The Banks post increased profits (what a surprise!)
There are two things I know about stock markets, one, they have a herd instinct and the second, they don’t like surprises.
So was it any surprise that the UK banks all posted significantly increase profits, and surprisingly because the bad debts they expected didn’t all materialise?
The herd instinct is part of the markets aversion to surprises. It is important that the CEO of a company understands that his company must perform like the others. Not in absolute terms, but in message and direction. So if every other bank is reporting bad debts and making provisions then you should too. Provisions are such useful things. They can be released later to show profit growth or simply to hide another loss that would otherwise reflect badly on the company.
The stock markets like to forecast results and it seems to be very important that companies report in line with the results. Big differences between expectation and actual results in large price movement, and this is something else the market does not like.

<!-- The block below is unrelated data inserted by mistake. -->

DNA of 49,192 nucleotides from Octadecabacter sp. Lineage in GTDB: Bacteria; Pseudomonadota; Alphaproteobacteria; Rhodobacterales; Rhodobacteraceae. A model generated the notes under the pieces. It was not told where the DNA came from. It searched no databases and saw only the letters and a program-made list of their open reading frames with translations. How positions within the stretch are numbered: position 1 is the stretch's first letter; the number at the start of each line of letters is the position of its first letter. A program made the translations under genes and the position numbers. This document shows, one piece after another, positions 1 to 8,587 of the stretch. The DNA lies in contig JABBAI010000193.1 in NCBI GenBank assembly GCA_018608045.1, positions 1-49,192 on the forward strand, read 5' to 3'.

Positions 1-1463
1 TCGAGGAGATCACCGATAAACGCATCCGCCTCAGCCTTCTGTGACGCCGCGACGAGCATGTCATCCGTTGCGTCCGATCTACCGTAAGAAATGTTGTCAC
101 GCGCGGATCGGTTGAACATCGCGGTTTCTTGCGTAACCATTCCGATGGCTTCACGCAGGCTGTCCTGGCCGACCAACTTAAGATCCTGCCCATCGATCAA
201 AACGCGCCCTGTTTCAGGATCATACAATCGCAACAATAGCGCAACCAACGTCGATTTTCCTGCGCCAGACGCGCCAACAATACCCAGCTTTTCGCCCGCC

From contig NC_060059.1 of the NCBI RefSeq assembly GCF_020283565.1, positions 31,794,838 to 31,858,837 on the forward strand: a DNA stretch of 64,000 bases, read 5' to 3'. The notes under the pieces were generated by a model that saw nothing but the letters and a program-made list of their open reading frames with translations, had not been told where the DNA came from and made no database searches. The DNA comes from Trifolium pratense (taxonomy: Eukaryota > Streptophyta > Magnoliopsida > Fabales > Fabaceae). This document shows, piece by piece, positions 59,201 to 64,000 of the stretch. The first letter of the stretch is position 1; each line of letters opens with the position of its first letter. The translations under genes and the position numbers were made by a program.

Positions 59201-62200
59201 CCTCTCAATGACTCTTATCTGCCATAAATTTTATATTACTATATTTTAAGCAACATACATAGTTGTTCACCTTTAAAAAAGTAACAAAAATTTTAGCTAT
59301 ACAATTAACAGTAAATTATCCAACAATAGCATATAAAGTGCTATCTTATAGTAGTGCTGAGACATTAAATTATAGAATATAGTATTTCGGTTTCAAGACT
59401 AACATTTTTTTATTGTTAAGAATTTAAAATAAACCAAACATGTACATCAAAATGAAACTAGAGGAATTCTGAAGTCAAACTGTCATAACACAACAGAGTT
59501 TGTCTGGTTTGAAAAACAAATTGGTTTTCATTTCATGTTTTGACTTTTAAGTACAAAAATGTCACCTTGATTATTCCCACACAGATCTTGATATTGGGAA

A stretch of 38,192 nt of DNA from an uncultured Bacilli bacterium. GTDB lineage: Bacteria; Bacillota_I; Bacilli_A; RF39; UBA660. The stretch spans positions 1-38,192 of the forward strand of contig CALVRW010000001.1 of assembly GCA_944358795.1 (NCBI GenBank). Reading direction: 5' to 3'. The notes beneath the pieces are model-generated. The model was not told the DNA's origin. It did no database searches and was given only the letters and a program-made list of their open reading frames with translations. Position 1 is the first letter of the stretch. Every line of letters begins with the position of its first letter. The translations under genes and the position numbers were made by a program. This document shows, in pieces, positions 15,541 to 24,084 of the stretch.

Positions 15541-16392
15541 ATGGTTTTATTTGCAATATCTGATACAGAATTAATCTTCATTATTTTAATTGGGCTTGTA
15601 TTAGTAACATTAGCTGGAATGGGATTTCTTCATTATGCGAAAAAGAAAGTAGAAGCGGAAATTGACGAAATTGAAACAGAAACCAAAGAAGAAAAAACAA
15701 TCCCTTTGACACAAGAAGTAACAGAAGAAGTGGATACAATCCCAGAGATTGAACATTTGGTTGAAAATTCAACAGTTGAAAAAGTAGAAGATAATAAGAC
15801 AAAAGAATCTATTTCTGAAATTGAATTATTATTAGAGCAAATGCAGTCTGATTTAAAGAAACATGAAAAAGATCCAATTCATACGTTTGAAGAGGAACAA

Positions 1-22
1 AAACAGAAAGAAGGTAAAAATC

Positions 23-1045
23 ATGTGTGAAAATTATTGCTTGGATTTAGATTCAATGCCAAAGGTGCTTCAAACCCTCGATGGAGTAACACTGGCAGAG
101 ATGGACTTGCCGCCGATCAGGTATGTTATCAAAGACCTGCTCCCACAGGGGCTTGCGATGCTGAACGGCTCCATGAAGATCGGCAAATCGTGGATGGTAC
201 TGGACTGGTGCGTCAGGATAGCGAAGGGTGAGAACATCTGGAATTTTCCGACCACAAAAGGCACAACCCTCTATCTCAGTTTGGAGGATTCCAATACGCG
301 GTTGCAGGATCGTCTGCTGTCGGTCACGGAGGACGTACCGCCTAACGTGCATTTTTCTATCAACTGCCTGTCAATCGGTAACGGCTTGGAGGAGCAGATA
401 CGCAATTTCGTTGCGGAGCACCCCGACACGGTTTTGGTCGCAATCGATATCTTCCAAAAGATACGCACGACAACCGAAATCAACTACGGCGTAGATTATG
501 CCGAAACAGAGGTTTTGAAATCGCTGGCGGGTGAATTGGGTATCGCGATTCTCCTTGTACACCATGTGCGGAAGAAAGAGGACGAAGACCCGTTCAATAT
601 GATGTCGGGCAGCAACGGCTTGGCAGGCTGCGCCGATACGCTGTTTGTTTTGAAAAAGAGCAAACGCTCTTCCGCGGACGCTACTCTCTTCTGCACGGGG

But the rise in bank profits is not all about the release of provisions to smooth results. The fact is that the banks have turned to their customers for support. The level of interest rates that they are charging would, at one time be seen as comparable with loan sharks. Not only has the price increased, there has also been a significant increase in margins. Before the credit crunch business credit lines were say 2% above base rate (prime rate). Today they are at least 4%. In the early days of the credit crunch the banks argued that their real cost of borrowing was LIBOR, and that Bank of England base rate, which has been 0.5% for 18 months, did not reflect their true cost of funds.
Maybe that was true for a few months, but today LIBOR is back to levels akin to base rate, but the loan shark rates still apply.
In addition to this the UK banks have introduced levels of charges that are not short of extortion.
The UK government is complaining that the banks are not lending enough to business, but the banks say there is no appetite for borrowing from customers.
At these prices is it any surprise!